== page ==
Windows, Mac, Linux, and Android: Mozilla has released Firefox 5, the first update for its new rapid-release three-month development cycle.
If you're stuck on an office computer and forced to use Internet Explorer because your system is locked down, Google has your back. The new version of Chrome Frame brings the features of Google Chrome to IE and doesn't need administrative rights to your PC to install. More »
Chrome: YouTube is great, but some of its features are annoying. With the YouTube Options for Google Chrome extension, you can suppress in-video ads, remove comments, disable annotations, and more. The extension allows you to completely change the look and feel of YouTube. More »
You might get dizzy staring too deeply into the Evo 3D, but Sprint Nextel Corp.’s newest flagship phone is worth risking a little motion sickness.
The Evo 3D, the first smartphone in the U.S. that can shoot and display 3-D pictures and videos, is the latest unconventional device from Sprint. The wireless provider has embraced its underdog role and introduced a number of unique products over the past few years in an effort to expand its portfolio and lure customers away from its much larger rivals.
The Evo 3D stands out largely because of its 3-D screen, but it’s a solid phone without the gimmick.
Some have paid off, including last year’s smash hit Evo 4G, which was the first phone able to connect to a speedier next-generation wireless network. Others, such as Kyocera Corp.’s dual-screen Echo, fizzled. If consumers enjoy the Evo 3D as much as I have over the past few days, the phone, which is due out June 24, should follow its namesake predecessor’s blockbuster success. The Evo 3D, which is made by HTC Corp., will be $199.99 with a two-year contract.
Remember the old feature in old Netscape browsers that prefetched links on a page so that when you clicked on it, the page would load from your cache instantly? Google's Instant Pages seems like that. More »
Gmail added drag-and-drop image insertion last year, but they've pumped up Gmail's image-sharing features even more today by adding clipboard support. Now, if you've copied an image from somewhere, you can paste it right into Gmail's Compose window to send it. This currently only works in Google Chrome, though Google says they hope to add it to other browsers soon. [Official Gmail Blog] More »
Watching movies and TV shows on an iPad is a pleasure. Deciding what to watch, and then figuring out which iPad app offers which film or show at that moment, isn’t.
Is there a way to convert cassette tapes to CDs through the computer?
Yes, there are a variety of hardware gadgets, that, with accompanying software, can plug into computers to convert the contents of cassettes to digital files, which can then be burned to CDs.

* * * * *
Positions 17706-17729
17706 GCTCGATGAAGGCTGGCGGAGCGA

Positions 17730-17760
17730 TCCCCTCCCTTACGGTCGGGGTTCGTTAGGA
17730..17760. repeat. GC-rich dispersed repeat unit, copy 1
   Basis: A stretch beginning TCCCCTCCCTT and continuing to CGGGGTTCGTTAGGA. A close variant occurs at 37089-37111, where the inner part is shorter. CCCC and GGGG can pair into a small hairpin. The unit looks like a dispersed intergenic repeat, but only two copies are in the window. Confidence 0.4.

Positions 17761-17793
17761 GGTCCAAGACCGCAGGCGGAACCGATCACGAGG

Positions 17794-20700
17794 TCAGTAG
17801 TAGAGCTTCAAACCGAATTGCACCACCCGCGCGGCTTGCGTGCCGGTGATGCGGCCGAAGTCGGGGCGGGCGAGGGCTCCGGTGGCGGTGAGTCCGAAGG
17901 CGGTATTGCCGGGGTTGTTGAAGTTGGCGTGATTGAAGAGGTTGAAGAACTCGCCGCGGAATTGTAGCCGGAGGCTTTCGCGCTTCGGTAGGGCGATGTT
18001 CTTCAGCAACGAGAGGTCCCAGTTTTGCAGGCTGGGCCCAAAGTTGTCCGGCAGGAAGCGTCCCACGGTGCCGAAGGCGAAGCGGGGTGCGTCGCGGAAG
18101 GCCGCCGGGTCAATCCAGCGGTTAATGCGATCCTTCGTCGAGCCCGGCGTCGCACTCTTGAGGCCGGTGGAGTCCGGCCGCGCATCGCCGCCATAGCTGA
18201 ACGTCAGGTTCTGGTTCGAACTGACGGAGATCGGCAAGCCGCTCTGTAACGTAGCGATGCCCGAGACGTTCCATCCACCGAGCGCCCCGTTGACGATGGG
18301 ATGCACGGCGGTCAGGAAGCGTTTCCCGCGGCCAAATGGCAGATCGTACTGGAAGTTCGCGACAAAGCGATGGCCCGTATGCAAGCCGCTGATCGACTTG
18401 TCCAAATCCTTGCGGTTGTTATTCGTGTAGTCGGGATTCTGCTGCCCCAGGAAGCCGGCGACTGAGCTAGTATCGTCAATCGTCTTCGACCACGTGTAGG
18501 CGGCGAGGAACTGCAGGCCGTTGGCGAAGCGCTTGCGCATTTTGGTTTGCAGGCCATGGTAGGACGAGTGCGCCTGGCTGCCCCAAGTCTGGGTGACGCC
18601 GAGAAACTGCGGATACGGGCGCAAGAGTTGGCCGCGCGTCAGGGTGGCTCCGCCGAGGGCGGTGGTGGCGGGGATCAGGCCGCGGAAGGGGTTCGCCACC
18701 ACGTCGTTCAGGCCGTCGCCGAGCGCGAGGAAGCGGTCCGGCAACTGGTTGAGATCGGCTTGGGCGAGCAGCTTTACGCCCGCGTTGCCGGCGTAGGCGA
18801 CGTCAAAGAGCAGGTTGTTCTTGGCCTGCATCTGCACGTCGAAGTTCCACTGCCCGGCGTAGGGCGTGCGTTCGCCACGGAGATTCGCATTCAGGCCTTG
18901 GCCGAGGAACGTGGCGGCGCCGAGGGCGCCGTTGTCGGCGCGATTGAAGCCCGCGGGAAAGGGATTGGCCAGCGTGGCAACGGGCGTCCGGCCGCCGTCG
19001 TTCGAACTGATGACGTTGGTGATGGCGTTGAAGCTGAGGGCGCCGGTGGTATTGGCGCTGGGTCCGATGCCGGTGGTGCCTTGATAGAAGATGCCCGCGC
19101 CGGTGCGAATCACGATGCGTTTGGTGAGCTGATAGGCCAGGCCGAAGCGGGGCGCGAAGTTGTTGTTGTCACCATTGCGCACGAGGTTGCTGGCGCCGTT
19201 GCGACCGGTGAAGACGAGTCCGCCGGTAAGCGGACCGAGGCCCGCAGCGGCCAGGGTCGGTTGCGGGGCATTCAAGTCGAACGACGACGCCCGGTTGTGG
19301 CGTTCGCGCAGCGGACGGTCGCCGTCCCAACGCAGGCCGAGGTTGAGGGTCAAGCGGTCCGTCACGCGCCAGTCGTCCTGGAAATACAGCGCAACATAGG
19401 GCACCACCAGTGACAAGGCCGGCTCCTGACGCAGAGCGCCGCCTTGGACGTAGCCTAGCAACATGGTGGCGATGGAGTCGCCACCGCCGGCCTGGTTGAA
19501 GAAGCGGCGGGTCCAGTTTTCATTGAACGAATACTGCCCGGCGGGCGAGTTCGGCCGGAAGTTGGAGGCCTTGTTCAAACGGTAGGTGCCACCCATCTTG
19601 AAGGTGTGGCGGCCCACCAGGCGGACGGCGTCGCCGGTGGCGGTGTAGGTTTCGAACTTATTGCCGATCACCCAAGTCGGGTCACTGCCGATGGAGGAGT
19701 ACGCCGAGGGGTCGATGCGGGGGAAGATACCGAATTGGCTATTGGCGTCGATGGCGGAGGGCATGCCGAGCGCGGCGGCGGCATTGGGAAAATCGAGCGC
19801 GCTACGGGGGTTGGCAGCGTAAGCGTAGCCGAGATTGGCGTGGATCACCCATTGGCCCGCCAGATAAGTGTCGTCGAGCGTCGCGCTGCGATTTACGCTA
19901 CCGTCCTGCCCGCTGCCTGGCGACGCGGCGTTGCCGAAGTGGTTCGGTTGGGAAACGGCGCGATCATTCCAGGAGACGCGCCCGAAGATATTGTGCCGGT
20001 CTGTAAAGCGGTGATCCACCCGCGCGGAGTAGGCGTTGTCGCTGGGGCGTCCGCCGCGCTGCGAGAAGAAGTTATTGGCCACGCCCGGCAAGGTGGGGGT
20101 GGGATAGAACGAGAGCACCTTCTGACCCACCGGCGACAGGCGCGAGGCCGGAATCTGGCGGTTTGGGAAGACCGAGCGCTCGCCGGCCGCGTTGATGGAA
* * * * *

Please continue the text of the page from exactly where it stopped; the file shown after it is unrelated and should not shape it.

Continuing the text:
I can’t recommend any specific products, since I haven’t tested any. But you can find some by searching for “cassette to CD.”
Note that such conversions, like conversions of records, can be very time-consuming.
I will be on the road this summer and I don’t want a large laptop. I’m wondering what your opinion is on a tablet vs. netbook. My main purpose is to retrieve/send email, access the Internet and download important files. If I bought a tablet, it’d be an iPad.
Most of what you want to do is easy on the iPad. But downloading of files is a bit trickier.
The iPad makes it easy to view — and with extra apps, to edit — files received as email attachments. And it has some apps that allow file retrieval from the cloud.
If you place an Android smartphone and a PlayStation controller into a George Foreman Grill, you might cook up Sony Ericsson’s Xperia Play.
The Xperia Play is Sony Ericsson’s latest bid to regain relevance in the U.S. Once a thriving handset manufacturer, the company was late in adopting Google Inc.’s Android software and didn’t manage to capitalize on the early success of the smartphone market. As a result, it has been forced to play catch-up around the world, and particularly in the U.S.
The Xperia Play’s buttons allow more control than a touch screen over Eli Manning on ‘Madden NFL 11.’
With so many Android handsets in the market, Sony Ericsson had to go the extra mile to set itself apart. The Xperia Play, which Verizon Wireless began selling a week ago for $199.99 with a two-year contract, does just that.
The big selling point: a slide-out bottom half that mimics the trademark PlayStation-controller layout. It includes a direction pad, physical control buttons on the upper corners and face, and two circular touchpads in the center that take the place of the twin thumbsticks found on Sony’s Dual Shock controllers.
The tablet-computer race is heating up. The latest entrant, Acer Inc.’s Iconia Tab A500, is the first to offer compelling competition to Apple’s dominant iPad in one crucial area: price.
The Iconia Tab has been keenly anticipated, if only because Acer, a Taiwanese company that made its mark by offering sharp but inexpensive laptops and netbooks, is the world’s second-largest PC maker after Hewlett-Packard Co. The Iconia Tab is Acer’s first to run Google’s Android operating system, and joins an increasingly crowded tablet field that features the PlayBook by Research in Motion Ltd., Motorola Inc.’s Xoom, LG Electronics Inc.’s G-Slate and Apple’s own iPad2, which went on sale in March.
A WiFi-only version of the Iconia Tab went on sale on April 24 for $449.99. A new model that works on AT&T Inc.’s 4G wireless network is slated for release this summer for an as-yet-undisclosed price.
The note-taking app Evernote has been on a tear lately, revamping all of its applications across the various platforms - iPhone, Android, and Web for example. Today, it's the turn of Evernote's Google Chrome Extension to get an upgrade in functionality.
The Evernote Chrome Extension allows you to clip and save Web pages to your Evernote account, and the update includes a redesign of the extension's interface. This makes it easier to handle the data you typically will want to add to these notes - titles and tags for example.
The improvements to the extension make clipping articles from the Web a lot easier. Now, instead of having to highlight the text of a post you want to save to Evernote, the extension will automatically select the body of the post. From there, you can just "Clip Article" and the information is saved to your Evernote account.
If you do want to save just a portion of a Web page or blog post, you can still highlight the text you want, just as you would have before today's update.
Improved Searching and Browsing
You can also now browse through the notes in your account via the extension, as well as see the notes you've clipped from various domains. If you're on a particular website, you'll be able to easily pull up the notes you've clipped from that site.